The Development of Latin Record Labels

Three important Latin record labels—Alegre, Tico, and Fania—;were formed in New York in the 1960s. Fania, which eventually became known as “The Latin Motown” ultimately dwarfed and absorbed the other two labels, but all three made important contributions to the development of salsa and Latin popular music.

Tico Records
Founded in 1948 by producer George Goldner, Tico Records was the earliest New York record label devoted to Latin music. The early artists on Tico were some of the giants of the Latin music genre. Tico records originally had a banner with the following: “King of the Cha Cha Mambo.” Tico was the early home of Tito Puente. In late 1949, Puente organized a line-up of four trumpets, three trombones, four saxophones and a full rhythm section for a recording session for the label. He was the mainstay of the Tico label for its first ten years, then left for RCA, only to return to Tico in the 1960s. At one time Machito and Tito Rodriguez also recorded with Tico Records. The great vocalist Celia Cruz was also contracted with Tico Records in the early 1960s when she left Cuba and began an almost decade-long association with bandleader Tito Puente. However, after eight albums on the label, she asked to be released from her contract.

In 1966, Tico Records produced a series of jam sessions called the “Tico All Stars” at the Village Gate club in New York with stars like Joe Cuba, Eddie Palmieri, Tito Puente, and Johnny Pacheco. The label also later co-produced a Carnegie Hall concert with Puente, La Lupe, Ismael Rivera, and many others. Again, these descargas paved the way for salsa.

Tico Records was sold to Fania Records in 1974, and Fania continued to use the Tico name for many releases. Tico’s last recording was made in 1981, and after that time, all Tico artists changed labels.

Alegre Records
Alegre Records was formed in 1956 by a young Puerto Rican pianist named Al Santiago. The label was actually which headquartered out of the ‘Casa Alegre’ record shop in New York. Alegre’s first big hits included major charanga bestsellers by Johnny Paceco and Charlie Palmieri. Other artists on the label included Kako, Sabu, Willie Colón, Ricardo Ray, Barry Rogers, Eddie Palmieri, and many others.

Al Santiago’s approach was was to mix the big band feeling of Machito with the freewheeling improvisational talents of emerging salsa artists to create a new Latin sound. Santiago brought new standards of studio technique, postproduction, graphic design and use of media to the Latin record business, using the best available sidemen, engineers and facilities.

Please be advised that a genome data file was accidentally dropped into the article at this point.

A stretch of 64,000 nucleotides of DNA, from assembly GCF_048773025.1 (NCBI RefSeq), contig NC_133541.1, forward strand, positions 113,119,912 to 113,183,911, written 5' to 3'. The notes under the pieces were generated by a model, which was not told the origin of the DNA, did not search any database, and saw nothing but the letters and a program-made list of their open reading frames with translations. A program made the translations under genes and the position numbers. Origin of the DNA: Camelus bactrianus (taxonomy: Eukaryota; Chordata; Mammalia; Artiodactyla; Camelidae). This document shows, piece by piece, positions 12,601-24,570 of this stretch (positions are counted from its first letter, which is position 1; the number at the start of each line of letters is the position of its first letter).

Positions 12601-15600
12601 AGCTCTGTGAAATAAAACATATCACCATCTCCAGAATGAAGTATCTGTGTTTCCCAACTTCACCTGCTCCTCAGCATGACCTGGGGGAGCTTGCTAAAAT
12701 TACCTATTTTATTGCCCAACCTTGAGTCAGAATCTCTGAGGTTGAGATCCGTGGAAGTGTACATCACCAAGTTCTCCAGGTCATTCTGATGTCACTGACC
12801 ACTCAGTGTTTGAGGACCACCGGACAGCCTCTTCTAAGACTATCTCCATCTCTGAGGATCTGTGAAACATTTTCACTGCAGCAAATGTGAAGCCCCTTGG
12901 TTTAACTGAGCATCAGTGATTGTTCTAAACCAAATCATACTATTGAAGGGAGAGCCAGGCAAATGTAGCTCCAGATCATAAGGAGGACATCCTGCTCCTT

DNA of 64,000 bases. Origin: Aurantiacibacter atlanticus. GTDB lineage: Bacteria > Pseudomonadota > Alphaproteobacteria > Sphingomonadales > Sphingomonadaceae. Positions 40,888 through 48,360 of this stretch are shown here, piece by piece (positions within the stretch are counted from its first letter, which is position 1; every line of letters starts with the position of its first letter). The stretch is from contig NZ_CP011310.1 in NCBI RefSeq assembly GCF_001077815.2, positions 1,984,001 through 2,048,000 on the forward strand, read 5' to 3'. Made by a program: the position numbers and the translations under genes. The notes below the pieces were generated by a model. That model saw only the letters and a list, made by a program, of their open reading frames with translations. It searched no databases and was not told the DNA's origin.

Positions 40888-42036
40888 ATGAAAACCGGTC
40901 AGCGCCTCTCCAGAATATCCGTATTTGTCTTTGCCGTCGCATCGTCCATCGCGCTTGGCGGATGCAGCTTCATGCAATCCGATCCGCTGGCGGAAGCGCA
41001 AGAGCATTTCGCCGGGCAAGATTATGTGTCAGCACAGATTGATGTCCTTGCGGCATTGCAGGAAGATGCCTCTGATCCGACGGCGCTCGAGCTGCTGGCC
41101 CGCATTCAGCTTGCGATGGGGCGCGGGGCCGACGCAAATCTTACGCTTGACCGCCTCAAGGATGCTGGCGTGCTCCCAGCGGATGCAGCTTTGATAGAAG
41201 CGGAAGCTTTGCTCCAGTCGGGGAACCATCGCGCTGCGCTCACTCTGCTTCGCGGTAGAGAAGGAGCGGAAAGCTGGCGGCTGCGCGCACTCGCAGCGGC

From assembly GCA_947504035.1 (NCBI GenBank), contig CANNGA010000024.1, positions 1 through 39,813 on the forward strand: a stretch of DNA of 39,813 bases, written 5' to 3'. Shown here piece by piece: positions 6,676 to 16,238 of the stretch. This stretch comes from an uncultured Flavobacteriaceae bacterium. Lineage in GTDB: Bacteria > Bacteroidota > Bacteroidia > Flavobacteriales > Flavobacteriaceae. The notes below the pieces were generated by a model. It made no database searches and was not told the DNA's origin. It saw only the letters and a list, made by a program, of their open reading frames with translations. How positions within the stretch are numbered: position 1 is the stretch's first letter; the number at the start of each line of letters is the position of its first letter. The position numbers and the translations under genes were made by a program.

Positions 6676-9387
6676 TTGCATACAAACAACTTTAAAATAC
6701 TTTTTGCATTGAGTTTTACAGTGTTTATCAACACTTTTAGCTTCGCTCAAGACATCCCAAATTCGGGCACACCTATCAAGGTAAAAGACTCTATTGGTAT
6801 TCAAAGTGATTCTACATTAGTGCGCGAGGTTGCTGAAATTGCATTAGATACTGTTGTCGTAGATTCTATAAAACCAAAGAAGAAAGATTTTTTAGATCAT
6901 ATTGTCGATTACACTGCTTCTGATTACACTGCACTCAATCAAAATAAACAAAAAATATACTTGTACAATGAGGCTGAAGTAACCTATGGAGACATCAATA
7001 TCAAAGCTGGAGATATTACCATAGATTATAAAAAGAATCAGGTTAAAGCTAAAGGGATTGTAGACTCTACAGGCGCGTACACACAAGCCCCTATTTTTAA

Like Tico Records, Alegre also employed the concept of superstar jam sessions, called the “Alegre All Stars”—a move soon mimiced by the Fania All Stars. The Alegre jam sessions (called descarga in Spanish), which helped pave the way for salsa, were inspired by earlier work of the great Cuban bassist and co-inventor of the mambo, Israel “Cachao” Lopez. Lopez made an influential series of recordings in the late 1950s called Cuban Jam Sessions. Santiago also set up a branch in Puerto Rico, hired songwriter “Tite” Curet Alfonso to run it, and released a Puerto Rican All Stars Album in the mid-60s. Financial overextension forced Santiago to sell Alegre Records to Fania Records in 1966.

Fania Records
Singer/bandlleader Johnny Pacheco formed Fania Records in 1964 in partnership with lawyer Jerry Masucci. The company became the most influential record label in Latin music history, and it reshaped Cuban music into the Latin New York salsa sound. Fania became known as “The Latin Motown” as hit records began to pour out of its studio and into the charts throughout Latin America and the barrios of the US.

An early artist on the Fania label was pianist Larry Harlow. He was soon followed by a group of Brooklyn teenagers led by a 17-year-old trombonist named Willie Colón. Producer Pacheco put Colón together with another teenaged artist, vocalist Héctor Lavoe to produce their first hit album, El Malo (1967). It was a raw collection of songs about teenage barrio life with an urban edge. Fania also brought out a major record called Acid by percussionist Ray Barretto in 1967. It was a hard-edged fusion of R&B and jazz.

In 1971, following the earlier model of Tico and Alegre Records, Fania formed a supergroup of its major recording artists called the “Fania All Stars.” Their first engagement was at the Cheetah club in Manhattan. The performances were recorded and filmed and released as Nuestra Cosa Latina—Our Latin Thing. The group became so popular that two years later in 1973 they were performing in Yankee Stadium before a crowd of 20,000 people. The Yankee Stadium concert was released on film in 1974 as Salsa and as a double album called Fania All Stars Live at Yankee Stadium. The record is still viewed as a salsa classic. Among the artists performing on the album were bandleader Johnny Pacheco, vocalist Celia Cruz, El Gran Combo (the leading Puerto Rican band), percussionist Ray Barretto, percussionist Mongo Santamaría, jazz drummer Billy Cobham, jazz keyboardist Jan Hammer, and Afropop bandleader/ saxophonist Manu Dibango.